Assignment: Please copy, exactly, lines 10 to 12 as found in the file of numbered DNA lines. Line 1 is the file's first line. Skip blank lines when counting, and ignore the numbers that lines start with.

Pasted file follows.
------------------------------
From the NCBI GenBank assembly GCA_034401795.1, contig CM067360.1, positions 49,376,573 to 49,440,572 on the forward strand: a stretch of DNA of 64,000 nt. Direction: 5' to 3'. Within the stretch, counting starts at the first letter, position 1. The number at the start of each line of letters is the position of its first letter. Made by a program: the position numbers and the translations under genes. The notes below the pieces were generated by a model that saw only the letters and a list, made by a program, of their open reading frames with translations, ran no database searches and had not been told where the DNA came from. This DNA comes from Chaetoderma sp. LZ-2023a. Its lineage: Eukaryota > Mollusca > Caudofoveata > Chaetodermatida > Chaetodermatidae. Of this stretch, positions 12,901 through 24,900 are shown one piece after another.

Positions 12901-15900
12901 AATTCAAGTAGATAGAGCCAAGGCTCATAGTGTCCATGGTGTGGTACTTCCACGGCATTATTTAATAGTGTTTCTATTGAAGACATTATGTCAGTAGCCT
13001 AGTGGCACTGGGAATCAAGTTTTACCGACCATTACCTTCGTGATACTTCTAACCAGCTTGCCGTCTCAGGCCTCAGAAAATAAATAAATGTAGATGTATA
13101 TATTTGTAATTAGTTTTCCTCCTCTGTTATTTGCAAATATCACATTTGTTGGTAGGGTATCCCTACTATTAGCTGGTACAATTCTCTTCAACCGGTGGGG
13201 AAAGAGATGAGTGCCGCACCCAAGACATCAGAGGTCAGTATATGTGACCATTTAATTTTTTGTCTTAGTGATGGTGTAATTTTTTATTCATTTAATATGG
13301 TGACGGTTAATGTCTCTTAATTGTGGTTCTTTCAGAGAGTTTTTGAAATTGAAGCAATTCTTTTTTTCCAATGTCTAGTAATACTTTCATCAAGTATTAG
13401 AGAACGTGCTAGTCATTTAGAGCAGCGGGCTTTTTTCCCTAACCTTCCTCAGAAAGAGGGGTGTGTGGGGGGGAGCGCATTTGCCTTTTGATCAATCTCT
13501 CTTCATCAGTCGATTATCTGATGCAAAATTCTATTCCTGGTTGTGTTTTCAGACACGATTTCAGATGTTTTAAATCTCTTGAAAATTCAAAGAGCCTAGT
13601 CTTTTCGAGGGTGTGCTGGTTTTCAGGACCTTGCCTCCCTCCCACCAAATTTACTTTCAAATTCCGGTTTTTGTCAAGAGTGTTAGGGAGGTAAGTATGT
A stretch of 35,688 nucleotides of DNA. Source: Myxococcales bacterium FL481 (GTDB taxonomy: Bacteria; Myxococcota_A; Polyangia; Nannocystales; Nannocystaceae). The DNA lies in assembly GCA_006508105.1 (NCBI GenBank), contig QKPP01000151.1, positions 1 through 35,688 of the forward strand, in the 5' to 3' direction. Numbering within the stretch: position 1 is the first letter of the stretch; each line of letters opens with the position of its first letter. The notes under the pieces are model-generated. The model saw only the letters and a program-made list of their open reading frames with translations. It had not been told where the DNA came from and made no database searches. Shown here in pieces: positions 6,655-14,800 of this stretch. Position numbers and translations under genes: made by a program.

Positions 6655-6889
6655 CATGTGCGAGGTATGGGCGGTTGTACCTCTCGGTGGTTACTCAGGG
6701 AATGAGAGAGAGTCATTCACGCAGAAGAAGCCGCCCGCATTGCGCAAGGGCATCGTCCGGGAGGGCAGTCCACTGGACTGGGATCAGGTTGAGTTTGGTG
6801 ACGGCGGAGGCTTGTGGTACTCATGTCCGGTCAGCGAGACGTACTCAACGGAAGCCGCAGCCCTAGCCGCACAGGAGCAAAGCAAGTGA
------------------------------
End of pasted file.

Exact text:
13601 CTTTTCGAGGGTGTGCTGGTTTTCAGGACCTTGCCTCCCTCCCACCAAATTTACTTTCAAATTCCGGTTTTTGTCAAGAGTGTTAGGGAGGTAAGTATGT
A stretch of 35,688 nucleotides of DNA. Source: Myxococcales bacterium FL481 (GTDB taxonomy: Bacteria; Myxococcota_A; Polyangia; Nannocystales; Nannocystaceae). The DNA lies in assembly GCA_006508105.1 (NCBI GenBank), contig QKPP01000151.1, positions 1 through 35,688 of the forward strand, in the 5' to 3' direction. Numbering within the stretch: position 1 is the first letter of the stretch; each line of letters opens with the position of its first letter. The notes under the pieces are model-generated. The model saw only the letters and a program-made list of their open reading frames with translations. It had not been told where the DNA came from and made no database searches. Shown here in pieces: positions 6,655-14,800 of this stretch. Position numbers and translations under genes: made by a program.

Positions 6655-6889